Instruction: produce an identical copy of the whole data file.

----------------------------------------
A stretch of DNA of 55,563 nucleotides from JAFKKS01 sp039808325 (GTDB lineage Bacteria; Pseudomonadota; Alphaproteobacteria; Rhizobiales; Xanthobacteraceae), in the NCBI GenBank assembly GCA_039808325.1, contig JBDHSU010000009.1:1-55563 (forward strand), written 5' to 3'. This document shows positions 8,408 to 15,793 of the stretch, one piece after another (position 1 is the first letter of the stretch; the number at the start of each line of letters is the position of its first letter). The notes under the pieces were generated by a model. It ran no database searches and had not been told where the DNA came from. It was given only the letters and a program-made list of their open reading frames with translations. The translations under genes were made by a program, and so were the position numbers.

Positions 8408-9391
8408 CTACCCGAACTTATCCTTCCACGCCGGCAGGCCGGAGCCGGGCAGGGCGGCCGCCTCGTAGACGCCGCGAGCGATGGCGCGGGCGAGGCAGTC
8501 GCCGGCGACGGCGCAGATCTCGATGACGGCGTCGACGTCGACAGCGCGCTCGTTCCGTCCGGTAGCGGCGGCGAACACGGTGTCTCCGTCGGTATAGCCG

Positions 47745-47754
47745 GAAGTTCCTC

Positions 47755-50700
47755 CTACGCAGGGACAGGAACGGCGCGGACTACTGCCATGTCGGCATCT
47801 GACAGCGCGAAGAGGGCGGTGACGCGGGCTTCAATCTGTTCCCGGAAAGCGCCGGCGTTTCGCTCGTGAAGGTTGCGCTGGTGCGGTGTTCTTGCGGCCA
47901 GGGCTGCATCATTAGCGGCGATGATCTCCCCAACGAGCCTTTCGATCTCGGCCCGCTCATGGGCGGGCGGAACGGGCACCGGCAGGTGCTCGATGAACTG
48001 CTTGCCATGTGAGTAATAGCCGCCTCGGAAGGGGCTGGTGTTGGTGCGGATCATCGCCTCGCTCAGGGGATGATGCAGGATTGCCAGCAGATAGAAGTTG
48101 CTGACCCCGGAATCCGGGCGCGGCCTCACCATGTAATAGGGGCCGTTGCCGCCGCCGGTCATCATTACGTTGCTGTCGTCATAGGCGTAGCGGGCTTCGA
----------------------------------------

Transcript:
A stretch of DNA of 55,563 nucleotides from JAFKKS01 sp039808325 (GTDB lineage Bacteria; Pseudomonadota; Alphaproteobacteria; Rhizobiales; Xanthobacteraceae), in the NCBI GenBank assembly GCA_039808325.1, contig JBDHSU010000009.1:1-55563 (forward strand), written 5' to 3'. This document shows positions 8,408 to 15,793 of the stretch, one piece after another (position 1 is the first letter of the stretch; the number at the start of each line of letters is the position of its first letter). The notes under the pieces were generated by a model. It ran no database searches and had not been told where the DNA came from. It was given only the letters and a program-made list of their open reading frames with translations. The translations under genes were made by a program, and so were the position numbers.

Positions 8408-9391
8408 CTACCCGAACTTATCCTTCCACGCCGGCAGGCCGGAGCCGGGCAGGGCGGCCGCCTCGTAGACGCCGCGAGCGATGGCGCGGGCGAGGCAGTC
8501 GCCGGCGACGGCGCAGATCTCGATGACGGCGTCGACGTCGACAGCGCGCTCGTTCCGTCCGGTAGCGGCGGCGAACACGGTGTCTCCGTCGGTATAGCCG

Positions 47745-47754
47745 GAAGTTCCTC

Positions 47755-50700
47755 CTACGCAGGGACAGGAACGGCGCGGACTACTGCCATGTCGGCATCT
47801 GACAGCGCGAAGAGGGCGGTGACGCGGGCTTCAATCTGTTCCCGGAAAGCGCCGGCGTTTCGCTCGTGAAGGTTGCGCTGGTGCGGTGTTCTTGCGGCCA
47901 GGGCTGCATCATTAGCGGCGATGATCTCCCCAACGAGCCTTTCGATCTCGGCCCGCTCATGGGCGGGCGGAACGGGCACCGGCAGGTGCTCGATGAACTG
48001 CTTGCCATGTGAGTAATAGCCGCCTCGGAAGGGGCTGGTGTTGGTGCGGATCATCGCCTCGCTCAGGGGATGATGCAGGATTGCCAGCAGATAGAAGTTG
48101 CTGACCCCGGAATCCGGGCGCGGCCTCACCATGTAATAGGGGCCGTTGCCGCCGCCGGTCATCATTACGTTGCTGTCGTCATAGGCGTAGCGGGCTTCGA